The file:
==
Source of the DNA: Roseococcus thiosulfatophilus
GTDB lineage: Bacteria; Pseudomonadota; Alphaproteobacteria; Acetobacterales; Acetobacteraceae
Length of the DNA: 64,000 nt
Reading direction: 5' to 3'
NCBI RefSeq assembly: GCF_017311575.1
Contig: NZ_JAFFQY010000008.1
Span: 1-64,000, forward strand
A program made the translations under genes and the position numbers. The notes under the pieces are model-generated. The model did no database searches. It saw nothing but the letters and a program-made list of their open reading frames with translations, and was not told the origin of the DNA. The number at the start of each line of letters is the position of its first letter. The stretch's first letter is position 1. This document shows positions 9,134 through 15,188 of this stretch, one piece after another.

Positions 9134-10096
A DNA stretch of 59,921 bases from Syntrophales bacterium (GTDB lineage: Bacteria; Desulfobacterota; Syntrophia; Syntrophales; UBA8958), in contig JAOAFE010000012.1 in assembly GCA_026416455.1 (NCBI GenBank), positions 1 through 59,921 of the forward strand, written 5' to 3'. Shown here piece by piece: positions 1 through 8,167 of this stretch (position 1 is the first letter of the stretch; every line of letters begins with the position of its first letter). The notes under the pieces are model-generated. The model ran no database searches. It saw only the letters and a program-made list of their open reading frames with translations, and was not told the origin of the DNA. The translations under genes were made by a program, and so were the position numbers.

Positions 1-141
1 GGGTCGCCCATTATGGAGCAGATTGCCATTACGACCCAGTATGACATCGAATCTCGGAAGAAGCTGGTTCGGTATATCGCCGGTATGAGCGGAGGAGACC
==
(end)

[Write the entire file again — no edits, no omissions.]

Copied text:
Source of the DNA: Roseococcus thiosulfatophilus
GTDB lineage: Bacteria; Pseudomonadota; Alphaproteobacteria; Acetobacterales; Acetobacteraceae
Length of the DNA: 64,000 nt
Reading direction: 5' to 3'
NCBI RefSeq assembly: GCF_017311575.1
Contig: NZ_JAFFQY010000008.1
Span: 1-64,000, forward strand
A program made the translations under genes and the position numbers. The notes under the pieces are model-generated. The model did no database searches. It saw nothing but the letters and a program-made list of their open reading frames with translations, and was not told the origin of the DNA. The number at the start of each line of letters is the position of its first letter. The stretch's first letter is position 1. This document shows positions 9,134 through 15,188 of this stretch, one piece after another.

Positions 9134-10096
A DNA stretch of 59,921 bases from Syntrophales bacterium (GTDB lineage: Bacteria; Desulfobacterota; Syntrophia; Syntrophales; UBA8958), in contig JAOAFE010000012.1 in assembly GCA_026416455.1 (NCBI GenBank), positions 1 through 59,921 of the forward strand, written 5' to 3'. Shown here piece by piece: positions 1 through 8,167 of this stretch (position 1 is the first letter of the stretch; every line of letters begins with the position of its first letter). The notes under the pieces are model-generated. The model ran no database searches. It saw only the letters and a program-made list of their open reading frames with translations, and was not told the origin of the DNA. The translations under genes were made by a program, and so were the position numbers.

Positions 1-141
1 GGGTCGCCCATTATGGAGCAGATTGCCATTACGACCCAGTATGACATCGAATCTCGGAAGAAGCTGGTTCGGTATATCGCCGGTATGAGCGGAGGAGACC